On January 22, the Supreme Court clarified an important issue of patent law that had been left open since the enactment of the America Invents Act several years ago.
The patent laws bar a person from receiving a patent on an invention that was “on sale” before the effective filing date of the patent application claiming that invention. The Supreme Court had previously announced that the “on sale bar” came into effect when the invention was “the subject of a commercial offer for sale” and was “ready for patenting”—that is, it must be sufficiently developed that a patent application could be filed, and there must be a commercial offer for sale. If these conditions are met, the offer can bar a subsequent patent application. The appeals court confirmed that this is true even when the offer for sale was confidential.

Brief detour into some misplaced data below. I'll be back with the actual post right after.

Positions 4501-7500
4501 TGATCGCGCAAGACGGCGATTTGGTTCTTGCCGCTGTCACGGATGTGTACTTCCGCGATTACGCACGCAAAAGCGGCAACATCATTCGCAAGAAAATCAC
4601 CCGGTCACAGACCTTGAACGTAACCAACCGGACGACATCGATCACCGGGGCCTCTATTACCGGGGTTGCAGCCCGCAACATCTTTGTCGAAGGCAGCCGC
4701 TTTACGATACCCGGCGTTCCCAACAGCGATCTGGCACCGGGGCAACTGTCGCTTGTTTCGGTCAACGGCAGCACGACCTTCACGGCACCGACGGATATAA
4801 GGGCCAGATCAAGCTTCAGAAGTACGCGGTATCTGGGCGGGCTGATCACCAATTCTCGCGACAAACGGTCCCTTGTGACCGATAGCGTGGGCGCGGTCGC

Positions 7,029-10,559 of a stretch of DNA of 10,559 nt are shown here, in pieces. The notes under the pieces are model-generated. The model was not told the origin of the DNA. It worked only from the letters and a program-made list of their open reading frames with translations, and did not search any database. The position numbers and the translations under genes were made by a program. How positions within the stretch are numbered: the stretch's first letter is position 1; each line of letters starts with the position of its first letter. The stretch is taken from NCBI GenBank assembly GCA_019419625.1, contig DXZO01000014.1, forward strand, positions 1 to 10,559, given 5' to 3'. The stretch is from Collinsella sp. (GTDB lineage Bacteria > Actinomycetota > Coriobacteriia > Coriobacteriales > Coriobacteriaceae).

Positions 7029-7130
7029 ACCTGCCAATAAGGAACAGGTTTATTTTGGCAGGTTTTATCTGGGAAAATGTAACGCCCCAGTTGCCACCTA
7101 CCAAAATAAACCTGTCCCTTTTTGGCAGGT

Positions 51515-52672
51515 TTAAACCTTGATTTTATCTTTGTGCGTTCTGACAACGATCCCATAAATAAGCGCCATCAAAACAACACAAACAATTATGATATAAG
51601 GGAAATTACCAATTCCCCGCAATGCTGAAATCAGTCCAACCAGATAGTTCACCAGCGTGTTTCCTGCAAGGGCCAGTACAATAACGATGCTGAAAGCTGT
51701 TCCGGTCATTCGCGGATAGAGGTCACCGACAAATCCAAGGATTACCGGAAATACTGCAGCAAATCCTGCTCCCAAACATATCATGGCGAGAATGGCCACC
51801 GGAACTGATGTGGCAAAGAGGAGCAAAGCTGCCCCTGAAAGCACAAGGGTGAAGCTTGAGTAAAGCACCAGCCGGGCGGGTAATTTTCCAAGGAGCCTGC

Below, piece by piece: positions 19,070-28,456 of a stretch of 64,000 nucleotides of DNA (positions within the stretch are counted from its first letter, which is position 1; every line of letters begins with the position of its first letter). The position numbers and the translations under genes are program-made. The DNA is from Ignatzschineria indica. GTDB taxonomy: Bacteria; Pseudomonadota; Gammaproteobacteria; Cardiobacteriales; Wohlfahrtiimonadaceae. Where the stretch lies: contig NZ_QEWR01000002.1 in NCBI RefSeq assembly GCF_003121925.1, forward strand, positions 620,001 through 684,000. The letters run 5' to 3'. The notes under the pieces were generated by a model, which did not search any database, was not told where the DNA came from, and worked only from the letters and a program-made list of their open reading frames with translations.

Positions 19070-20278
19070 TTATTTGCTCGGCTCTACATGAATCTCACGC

The AIA, however, changed slightly the “on sale” language in the patent statute, opening the door to arguments that “secret sales” would no longer bar patent applications.
In the Helsinn case, these new arguments were raised, but not answered by the appeals court. With many amici filed, the Supreme Court took up the question and answered it unanimously: so-called “secret sales” are prior art that may bar patenting. While potentially narrowing the scope of what can be patented, this decision provides clarity and certainty that inventors and the patent bar have been calling for.
Maximizing the protection and value of intellectual property assets is often the cornerstone of a business's success and even survival. In this blog, Nutter's Intellectual Property attorneys provide news updates and practical tips in patent portfolio development, IP litigation, trademarks, copyrights, trade secrets and licensing.